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Thread: Moon Photography

  1. #1

    Default Moon Photography

    Hi,

    I would like to ask about taking photos of the moon.

    Recently, i've been trying hard to take photos of the full moon using D5000 with 18mm-200mm f/3.5 lens.

    Haha... sad to say but the moon appears to be like a bright circle of light and is unable to see more details of the moon. I tried using a ND4 filter as well but it seems not much change.
    Anyone can guide and share some insights on how to take?

    Appreciated!

  2. #2

    Default Re: Moon Photography

    use a faster shutter speed.

  3. #3
    Moderator Octarine's Avatar
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    Default Re: Moon Photography

    Have a look into the subforum Night Photography.
    Post a picture with exif intact, tell us how you took the pic (hopefully using tripod etc).
    EOS

  4. #4

    Default Re: Moon Photography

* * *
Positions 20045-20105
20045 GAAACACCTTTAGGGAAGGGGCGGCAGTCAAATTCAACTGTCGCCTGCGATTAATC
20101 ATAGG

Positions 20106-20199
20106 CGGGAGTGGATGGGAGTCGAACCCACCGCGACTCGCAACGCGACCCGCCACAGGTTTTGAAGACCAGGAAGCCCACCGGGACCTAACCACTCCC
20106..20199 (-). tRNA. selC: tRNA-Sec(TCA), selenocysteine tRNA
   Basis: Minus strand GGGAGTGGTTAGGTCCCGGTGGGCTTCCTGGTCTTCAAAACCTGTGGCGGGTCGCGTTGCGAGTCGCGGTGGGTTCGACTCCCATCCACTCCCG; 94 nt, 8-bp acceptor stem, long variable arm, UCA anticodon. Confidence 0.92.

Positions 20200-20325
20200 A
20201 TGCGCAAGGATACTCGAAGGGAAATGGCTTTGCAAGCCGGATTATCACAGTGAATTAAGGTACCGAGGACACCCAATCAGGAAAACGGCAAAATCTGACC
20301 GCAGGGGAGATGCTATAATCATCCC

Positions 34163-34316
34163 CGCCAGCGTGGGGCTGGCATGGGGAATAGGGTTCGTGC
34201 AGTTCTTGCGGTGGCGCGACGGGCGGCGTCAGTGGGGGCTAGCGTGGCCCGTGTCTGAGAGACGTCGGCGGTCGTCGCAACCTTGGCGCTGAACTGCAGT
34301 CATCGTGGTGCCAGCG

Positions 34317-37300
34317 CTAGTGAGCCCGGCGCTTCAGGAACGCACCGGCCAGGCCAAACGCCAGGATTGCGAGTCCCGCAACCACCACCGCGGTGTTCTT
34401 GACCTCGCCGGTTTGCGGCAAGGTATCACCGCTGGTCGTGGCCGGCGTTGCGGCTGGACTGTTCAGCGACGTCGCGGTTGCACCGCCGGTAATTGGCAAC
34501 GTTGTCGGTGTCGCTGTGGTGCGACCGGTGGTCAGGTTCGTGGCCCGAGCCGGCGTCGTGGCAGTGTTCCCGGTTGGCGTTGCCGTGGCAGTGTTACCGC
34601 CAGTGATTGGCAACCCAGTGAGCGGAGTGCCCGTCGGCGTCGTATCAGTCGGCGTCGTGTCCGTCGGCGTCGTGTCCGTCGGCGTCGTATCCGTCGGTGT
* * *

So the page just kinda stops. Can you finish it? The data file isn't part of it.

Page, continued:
try to stop down to more than f/7 if possible... ISO as low as u can 100-200, spot meter, tripod mount if you don't have VR. Now is a good time to shoot! So bright, can up your shutter rate and increase a chance of a good take.

    I just came back from a moon shoot and saw your thread, still sweating, haha... let me share a take of mine tonight... not exactly sharp though... and some details lost...



    Handheld, 500mm, 1/640, ISO200, f/6.3
    Last edited by Akatsuki; 20th January 2011 at 12:27 AM.
    Playing with M43.

  5. #5

    Default Re: Moon Photography

    Try manual mode and focusing, tripod and liveview magnification.

  6. #6

    Default Re: Moon Photography